Her impact on the program has been profound and countless Service Members and their families have benefited from her dedication to the cause of mobilizing community involvement, increasing community capacity in and access to service delivery systems; she will be sorely missed.
That's the title of Daniel Henninger's WSJ column today. Excellent reading.
Henninger nails down the difference between two visions. Under the Obama/statist vision, taxes must constantly be increased, especially on business and "the rich." It's the "We work, they decide" approach, "they" meaning politicians.
On the other hand, many people prefer a tax system "that keeps more of the nation's decisions about using its wealth in the hands -- and minds -- of millions of intelligent citizens, from any economic class. They work, they decide."
Put it this way. The lower tax rates, the more that individuals get to choose how to spend or invest money. The higher tax rates, the more politicians get to choose how to spend or invest money. Well, take out "invest" from the last sentence. Politicians never really invest money, despite the chatter about how their spending on education, health care, etc is really an "investment." High taxes cut down on true investment and transfer spending decisions from individuals (who tend to carefully weigh costs and benefits) to politicians who are driven by short-run electoral considerations and special interest pressures.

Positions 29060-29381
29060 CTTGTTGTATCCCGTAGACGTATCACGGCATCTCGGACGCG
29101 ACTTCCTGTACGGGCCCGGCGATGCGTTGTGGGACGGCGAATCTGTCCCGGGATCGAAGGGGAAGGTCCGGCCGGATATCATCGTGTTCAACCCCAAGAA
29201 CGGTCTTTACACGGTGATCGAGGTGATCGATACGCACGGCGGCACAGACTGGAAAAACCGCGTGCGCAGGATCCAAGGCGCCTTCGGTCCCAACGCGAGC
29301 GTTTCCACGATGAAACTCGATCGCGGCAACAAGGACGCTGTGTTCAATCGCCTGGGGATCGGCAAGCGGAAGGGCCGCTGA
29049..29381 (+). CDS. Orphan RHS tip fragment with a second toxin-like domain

Robeson County commissioners have already raised taxes $1.2 million for fiscal year 2011. Now county commissioners want to add another $1.1 million tax hike in a vote next Tuesday, August 3. But county commissioners are selling it to taxpayers as a property tax cut.
How does the sales pitch work?
Commissioners say (promise is too strong a word) they'll give back the earlier property tax hike, $0.02 per $100 valuation, if voters approve a quarter-cent sales tax hike that raises the equivalent of $0.04 in the property tax rate. John Hood has written before on how this disingenuous strategy has worked in other counties. We have a fuller analysis of the Robeson vote available, too.